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It is known that antidepressants increase the risk of suicide in young people, but new data revealed after a lawsuit may demonstrate dangers for older patients as well.
That isn’t stopping companies from trying to strike while the iron’s hot, though. In other public health news: opioids in cough medicine, Sept. 11 first responders, obesity, the problems with a sedentary lifestyle, prostate cancer and more.
El seguimiento médico de miembros de una familia que portan una mutación genética ha ayudado a entender un poco más sobre una devastadora forma de demencia.
State officials say some of the services provided by the center in rural Appanoose County should qualify for Medicaid reimbursement, but they haven’t written rules to make such payments. The center, which opened three years ago, could close next month. Also in Maine, advocates hope that voters can push through a referendum to force the state to accept the health law’s Medicaid expansion.
An investigation by The Wall Street Journal finds that the Joint Commission, which is the accrediting organization for almost 80 percent of U.S. hospitals, typically takes no action to revoke or modify accreditation when state inspectors find serious safety violations. Meanwhile, an expert talks to Politico about hospitals and health care spending.
At least 35 hospitals in the states that are or have been affected by the storm had to be closed or partially evacuated though. Meanwhile, clinicians evaluate the theory that hurricanes induce labor, Georgia faces Irma, and mental health professionals prepare for the strain a natural disaster puts on children.
To strengthen your core knowledge of health care policy, it helps to be a regular reader of Kaiser Health News. Here’s a pop quiz to gauge what you have learned.
A Washington state man inherited the mutated gene that stole his mother’s mind. He doesn’t have the disease, and doctors don’t know why.
However, while many states are focusing on pharmaceutical companies alone, New Mexico is also going after distributors. Media outlets report on news about the epidemic out of Arizona, Florida and Ohio, as well.
Under a five-year agreement with the federal government, California is using Medicaid dollars to expand drug treatment, including more inpatient care and a broader range of medications.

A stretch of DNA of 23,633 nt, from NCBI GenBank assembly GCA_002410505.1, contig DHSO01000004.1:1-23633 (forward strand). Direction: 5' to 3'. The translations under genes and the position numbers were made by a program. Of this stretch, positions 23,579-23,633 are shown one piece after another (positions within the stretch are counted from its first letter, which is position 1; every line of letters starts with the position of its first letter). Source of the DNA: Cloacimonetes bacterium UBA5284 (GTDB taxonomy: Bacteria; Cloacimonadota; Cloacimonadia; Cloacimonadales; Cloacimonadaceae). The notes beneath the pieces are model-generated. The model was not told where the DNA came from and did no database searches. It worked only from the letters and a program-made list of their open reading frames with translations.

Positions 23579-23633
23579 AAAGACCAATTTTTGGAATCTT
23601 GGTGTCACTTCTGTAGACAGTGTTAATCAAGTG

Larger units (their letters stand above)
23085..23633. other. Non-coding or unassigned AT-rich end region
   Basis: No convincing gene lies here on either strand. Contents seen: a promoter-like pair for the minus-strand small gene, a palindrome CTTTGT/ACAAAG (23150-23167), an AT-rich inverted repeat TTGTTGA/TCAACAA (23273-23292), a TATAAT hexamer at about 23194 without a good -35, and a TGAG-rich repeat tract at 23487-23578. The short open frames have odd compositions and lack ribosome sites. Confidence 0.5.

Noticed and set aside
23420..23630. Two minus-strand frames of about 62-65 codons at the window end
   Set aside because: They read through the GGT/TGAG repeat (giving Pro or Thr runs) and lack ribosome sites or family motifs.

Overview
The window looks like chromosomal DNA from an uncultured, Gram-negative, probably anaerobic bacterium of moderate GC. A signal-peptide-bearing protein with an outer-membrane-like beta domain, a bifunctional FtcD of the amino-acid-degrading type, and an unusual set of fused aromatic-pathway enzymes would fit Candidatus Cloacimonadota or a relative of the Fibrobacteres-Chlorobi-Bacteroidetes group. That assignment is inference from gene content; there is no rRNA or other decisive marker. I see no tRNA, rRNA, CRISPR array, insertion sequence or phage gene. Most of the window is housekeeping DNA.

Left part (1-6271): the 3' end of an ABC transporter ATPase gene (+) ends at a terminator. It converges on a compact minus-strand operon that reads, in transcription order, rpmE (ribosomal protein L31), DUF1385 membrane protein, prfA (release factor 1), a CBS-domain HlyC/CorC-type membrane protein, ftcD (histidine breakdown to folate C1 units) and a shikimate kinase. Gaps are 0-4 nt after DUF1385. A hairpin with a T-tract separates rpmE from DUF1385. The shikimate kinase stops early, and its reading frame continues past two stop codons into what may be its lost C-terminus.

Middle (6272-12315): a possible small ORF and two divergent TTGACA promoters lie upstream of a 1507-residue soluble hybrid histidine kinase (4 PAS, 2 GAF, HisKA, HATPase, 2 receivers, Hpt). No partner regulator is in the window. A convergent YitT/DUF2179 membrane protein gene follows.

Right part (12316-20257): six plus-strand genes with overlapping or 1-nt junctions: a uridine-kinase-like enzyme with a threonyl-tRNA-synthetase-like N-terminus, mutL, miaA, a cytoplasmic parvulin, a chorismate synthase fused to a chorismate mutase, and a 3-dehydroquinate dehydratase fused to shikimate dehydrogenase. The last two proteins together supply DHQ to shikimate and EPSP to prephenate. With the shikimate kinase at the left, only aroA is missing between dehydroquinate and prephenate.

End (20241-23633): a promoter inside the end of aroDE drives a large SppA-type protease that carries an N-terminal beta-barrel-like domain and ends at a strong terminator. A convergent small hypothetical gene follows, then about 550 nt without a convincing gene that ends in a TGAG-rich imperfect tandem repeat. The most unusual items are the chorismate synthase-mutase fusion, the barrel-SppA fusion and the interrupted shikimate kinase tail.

A selection of opinions on health care from around the country.
Media outlets report on news from Massachusetts, Pennsylvania, Georgia, Connecticut, Wisconsin and Minnesota.
The New York Times takes a look at the intricate plan to remove patients from the Baptist Beaumont Hospital after Harvey hit. The lingering public health effects from the storm are also in the news.
Media outlets report on news from Utah, Kentucky, Massachusetts, New York, Georgia, Minnesota, Colorado, New Hampshire, Wisconsin, Ohio and Tennessee.
These officials are tasked with the unenviable job of keeping the markets stable as uncertainty reigns supreme. Meanwhile, a look at one who’s made national headlines for her candid take on the state of the exchanges.
After weathering the catastrophe in New Orleans 12 years ago, Dr. Ruth Berggren moved to Texas, where she again finds herself in the center of a hurricane crisis. In a Q&A, she draws parallels between the harrowing events and pinpoints risks in Harvey’s aftermath.
Media outlets report on news from Wyoming, Kentucky, New York, Pennsylvania, Missouri, Ohio, California, Washington, Georgia, Colorado and Massachusetts.
But a new plan aims to fix that geographical disparity. In other public health news: flu shots, salt, cancer patients and fertility support, the secret to happiness, vaccines, a medical mystery, the problem with sitting, and tanning salons.
Fentanyl deaths rose 540 percent according to the first government account of nationwide drug deaths in 2016. Meanwhile, new drug czar nominee Rep. Tom Marino (R-Pa.), the opioid over supply, the business of treatment centers and addiction research efforts are also in the news.
Those in shelters who need medical care the most can find themselves trapped. Other news on how the monster storm will impact the public health landscape cover health IT success stories, emergency rooms working around the clock, mental health care efforts and the risks of chemical exposure.